American Idol ratings increase week to week

Ratings for American Idol 7 increased this week when compared to last week, even for the “best of the rest” episode that aired Wednesday, reversing the slow loss of viewers that the show has been experiencing.

Tuesday, 27.8 million viewers watched, which “was up a bit week to week,” Variety’s vague report says. That “a bit” turns out to be about 300,000 viewers, as 28.1 million people watched last week, Variety reported then.

On Wednesday, 26 million people watched. That “was up 3% week-to-week in the demo and 2% in viewership,” according to The Hollywood Reporter, as 25.3 million watched last Wednesday. Those numbers are still down from the 30 million plus viewers the show had its first week.

Wednesday’s episode seemed like filler to some, and almost two million people didn’t bother tuning in. But The Washington Post’s Lisa de Moraes argues that it “[was] super-important. Serious students know contestants with whom viewers have not bonded tend to get the fewest votes — and the hook — in the early voting. Serious students know the Best of the Rest episode was conceived as a way for the producers to let viewers get acquainted with some of the wannabes the producers would like to see get through to the final competition.”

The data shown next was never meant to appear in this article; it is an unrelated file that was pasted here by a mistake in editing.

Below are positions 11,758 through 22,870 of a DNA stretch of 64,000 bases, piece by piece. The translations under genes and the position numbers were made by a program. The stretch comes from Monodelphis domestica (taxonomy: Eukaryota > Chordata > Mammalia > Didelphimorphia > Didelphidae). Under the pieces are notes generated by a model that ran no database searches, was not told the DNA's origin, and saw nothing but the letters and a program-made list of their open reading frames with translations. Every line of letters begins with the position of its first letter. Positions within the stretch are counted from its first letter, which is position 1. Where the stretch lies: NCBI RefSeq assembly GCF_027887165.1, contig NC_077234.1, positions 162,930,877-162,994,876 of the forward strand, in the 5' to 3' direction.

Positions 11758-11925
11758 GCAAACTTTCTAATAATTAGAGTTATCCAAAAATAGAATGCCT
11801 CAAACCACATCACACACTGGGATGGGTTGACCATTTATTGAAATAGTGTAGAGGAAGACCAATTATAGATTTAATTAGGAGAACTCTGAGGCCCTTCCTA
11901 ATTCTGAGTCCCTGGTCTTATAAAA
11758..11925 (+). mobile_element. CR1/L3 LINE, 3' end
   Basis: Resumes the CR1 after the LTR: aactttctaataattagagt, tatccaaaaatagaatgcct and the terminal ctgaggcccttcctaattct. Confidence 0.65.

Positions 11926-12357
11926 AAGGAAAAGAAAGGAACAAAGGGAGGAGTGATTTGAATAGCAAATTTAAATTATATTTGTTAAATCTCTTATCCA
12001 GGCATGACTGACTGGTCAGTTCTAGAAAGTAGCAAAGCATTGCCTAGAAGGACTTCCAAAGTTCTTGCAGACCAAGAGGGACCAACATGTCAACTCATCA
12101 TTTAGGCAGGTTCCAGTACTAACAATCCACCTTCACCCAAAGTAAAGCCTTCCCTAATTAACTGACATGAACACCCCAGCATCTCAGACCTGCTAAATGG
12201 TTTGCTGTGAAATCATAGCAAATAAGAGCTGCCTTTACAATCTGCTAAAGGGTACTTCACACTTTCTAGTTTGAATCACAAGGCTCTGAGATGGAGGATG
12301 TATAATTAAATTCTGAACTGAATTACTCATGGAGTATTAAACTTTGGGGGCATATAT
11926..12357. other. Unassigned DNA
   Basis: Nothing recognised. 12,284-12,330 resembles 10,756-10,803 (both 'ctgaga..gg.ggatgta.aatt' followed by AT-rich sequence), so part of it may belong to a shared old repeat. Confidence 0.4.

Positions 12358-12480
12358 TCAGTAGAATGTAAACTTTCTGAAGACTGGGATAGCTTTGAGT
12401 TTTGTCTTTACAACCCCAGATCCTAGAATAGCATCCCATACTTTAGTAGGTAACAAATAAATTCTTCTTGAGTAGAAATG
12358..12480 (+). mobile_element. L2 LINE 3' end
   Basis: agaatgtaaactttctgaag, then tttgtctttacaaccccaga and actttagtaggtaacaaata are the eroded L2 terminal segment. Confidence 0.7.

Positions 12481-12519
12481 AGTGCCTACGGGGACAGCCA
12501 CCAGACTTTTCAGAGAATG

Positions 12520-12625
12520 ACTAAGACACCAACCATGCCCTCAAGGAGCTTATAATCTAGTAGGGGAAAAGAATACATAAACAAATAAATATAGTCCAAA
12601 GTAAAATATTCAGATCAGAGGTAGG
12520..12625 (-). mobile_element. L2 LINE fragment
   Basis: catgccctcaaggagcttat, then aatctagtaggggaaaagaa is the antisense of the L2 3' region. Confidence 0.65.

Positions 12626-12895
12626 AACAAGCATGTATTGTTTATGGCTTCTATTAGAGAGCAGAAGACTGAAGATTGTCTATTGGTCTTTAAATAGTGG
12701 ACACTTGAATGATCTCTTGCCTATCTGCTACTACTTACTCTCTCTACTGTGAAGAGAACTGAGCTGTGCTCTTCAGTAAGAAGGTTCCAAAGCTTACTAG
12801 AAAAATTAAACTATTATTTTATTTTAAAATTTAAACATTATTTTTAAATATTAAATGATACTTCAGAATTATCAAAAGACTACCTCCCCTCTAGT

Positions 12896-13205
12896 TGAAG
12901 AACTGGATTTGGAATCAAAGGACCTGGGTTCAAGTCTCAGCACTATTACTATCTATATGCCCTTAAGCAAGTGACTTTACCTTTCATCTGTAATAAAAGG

Audiences shun primary coverage and Fox duo crush competition [Variety]
Fox dominates with ‘Idol,’ ‘Truth’ [Hollywood Reporter]
‘American Idol': Sensitivity Training [Washington Post]

Surprisingly, man not eaten alive on Eaten Alive

Eaten Alive

Discovery Channel’s happy family holiday special Eaten Alive aired Sunday, rewarding viewers for their two full hours of viewing by ensuring that they spent quality time in the company of others instead of wasting that time doing something else that might not have been as satisfying, such as buying things that have labels which accurately reflect their contents.


Winter 2015 reality TV debut schedule

winter 2015 reality TV schedule

Mark your calendars with all these upcoming reality TV show debuts, including Celebrity Apprentice, The Bachelor, and another season of MasterChef Junior, all of which kick off in early January.

There are also 20+ shows debuting in December--including the one-off return of The Sing Off. No winter break for reality TV.

about the writer

Andy Dehnart is a journalist who has covered reality television for more than 15 years and created reality blurred in 2000. A member of the Television Critics Association, his writing and criticism about television, culture, and media has appeared on NPR and in Playboy, Buzzfeed, and many other publications. Andy, 36, also directs the journalism program at Stetson University in Florida, where he teaches creative nonfiction and journalism. He has an M.F.A. in nonfiction writing and literature from Bennington College. More about reality blurred and Andy.